That is the trouble, you see. With the consequent flow of events, the “them” in the picture - supporters of “moderate” Islamism - have banded with ease as the product of one recipe. They have a holy book to follow, along with a comfortable penchant for adhering to a centuries-old, defined way of being. Yet, they are ONE type of Turk (times 50%) whereas the rest of the people do not come from a single mold. The point, then, is that the “us” in this portrait - the other half of Turkey - has no aim of pulling off scarves from the heads of religious women, as feared! “We” are not hateful. ” We” only want our differences to be allowed and are not looking to rid Turkey of any one identity. Rather, it is in our multifariousness that we are Turkey’s identity: we are anyone and everyone, supporting and opposing what we will, as we choose. No one can ignore Turkey’s heterogeneity: the nation has no one face; and the people have had enough with the government claiming to be that face. This resistance movement, therefore, is not a political but a human one.
In regard to Turkish hybridity, I will not be alone if I related that my father’s mother is an immigrant from Kavala, Greece who has always covered her hair, while my mother’s mother is an Izmirite who, as a young woman, swam in the Aegean in a hot-red bathing suit. My father drinks like the Irish eleven months of the year but he fasts for Ramadan. I have agnostic, atheist friends and relatives, and those who pray five times a day. The people who are protesting as I type are those who refuse to bear one same label. They have been called “marginal”; they have been called “anarchists”; but most do not consider themselves even activists - they do not belong to a group. One thing, and one thing alone, has brought them in unison: the desire for freedom. These people are Turks; Kurds; Armenians; rightists and leftists; lovers of Islam, Christianity, Judaism, or no God; ultranationalists; expats; street vendors; gays, lesbians, transsexuals; housewives; professors; bankers; Sunnis; Shiites; kids; the elderly; shopkeepers; doctors; guitar-players; window-cleaners; booklovers; soccer aficionados; or Beliebers, for Pete’s sake! We are people with individual desires and tastes, side by side; this is “us” and we want only the freedom to choose. On Day Seven of the protests – still going strong, though the Turkish media continues to be silent - this is revolution if I’ve ever understood the term.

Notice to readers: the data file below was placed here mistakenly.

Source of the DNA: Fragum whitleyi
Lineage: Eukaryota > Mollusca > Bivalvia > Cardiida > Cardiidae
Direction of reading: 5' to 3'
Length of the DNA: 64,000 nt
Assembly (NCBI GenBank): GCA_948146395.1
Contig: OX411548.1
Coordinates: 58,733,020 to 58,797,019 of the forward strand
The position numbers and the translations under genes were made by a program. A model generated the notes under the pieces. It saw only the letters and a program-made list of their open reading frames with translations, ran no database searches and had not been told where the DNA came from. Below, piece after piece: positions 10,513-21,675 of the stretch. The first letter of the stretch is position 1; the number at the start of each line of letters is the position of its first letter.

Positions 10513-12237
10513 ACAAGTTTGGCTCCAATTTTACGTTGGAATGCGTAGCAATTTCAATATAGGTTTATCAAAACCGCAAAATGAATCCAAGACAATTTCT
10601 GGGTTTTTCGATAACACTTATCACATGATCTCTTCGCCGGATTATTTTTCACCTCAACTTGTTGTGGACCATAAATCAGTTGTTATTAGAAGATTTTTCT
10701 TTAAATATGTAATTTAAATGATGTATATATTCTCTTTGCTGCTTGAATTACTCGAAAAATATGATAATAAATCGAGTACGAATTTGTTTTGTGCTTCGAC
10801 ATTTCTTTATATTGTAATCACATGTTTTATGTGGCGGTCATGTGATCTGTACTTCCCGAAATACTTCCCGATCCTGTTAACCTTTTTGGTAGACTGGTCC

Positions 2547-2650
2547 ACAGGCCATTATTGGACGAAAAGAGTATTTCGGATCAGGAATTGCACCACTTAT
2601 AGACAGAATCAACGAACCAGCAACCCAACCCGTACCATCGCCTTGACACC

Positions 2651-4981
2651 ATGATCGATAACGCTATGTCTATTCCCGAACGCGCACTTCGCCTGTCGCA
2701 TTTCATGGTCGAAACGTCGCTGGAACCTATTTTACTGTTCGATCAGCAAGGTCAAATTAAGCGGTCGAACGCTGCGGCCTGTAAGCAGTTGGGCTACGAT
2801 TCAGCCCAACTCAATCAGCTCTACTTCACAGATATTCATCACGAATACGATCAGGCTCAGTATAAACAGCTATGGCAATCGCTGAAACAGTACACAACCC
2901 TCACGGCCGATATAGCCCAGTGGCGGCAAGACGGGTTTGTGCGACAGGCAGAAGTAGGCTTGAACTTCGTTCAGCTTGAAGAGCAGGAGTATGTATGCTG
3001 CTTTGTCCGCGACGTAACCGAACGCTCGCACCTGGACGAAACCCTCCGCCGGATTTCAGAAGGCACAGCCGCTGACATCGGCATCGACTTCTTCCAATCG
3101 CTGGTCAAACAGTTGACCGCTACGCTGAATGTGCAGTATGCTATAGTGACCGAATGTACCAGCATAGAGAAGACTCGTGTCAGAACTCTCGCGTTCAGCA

The catalyst, then, is that we – the 50% of us – have chosen to accept and respect each other’s differences, since we have realized that if we don’t, we may not ever again have that chance to be different. I am proud to say today that the Occupy Gezi resistance in Istanbul has picked me up from a slumber of despairing inaction; for the first time in my adult life, it has made me believe in my fellow citizens and their ability to accept one another’s differences in a united fight for the common cause of sovereignty. For the first time in a long time, Turkey has much reason for pride. I have said to friends that I would never return to Istanbul. I am apologetic; that is not true; I’ve been proven wrong. I am jubilant to feel cared about and looked out for, not by an extremist government but by other free individuals like me, whom I can refer to as “my people” at last. I am proud that, despite our differences and also in celebration of them, we have finally agreed to sit together in the park
To live! Like a tree alone and free
Like a forest in brotherhood
THIS YEARNING IS OURS.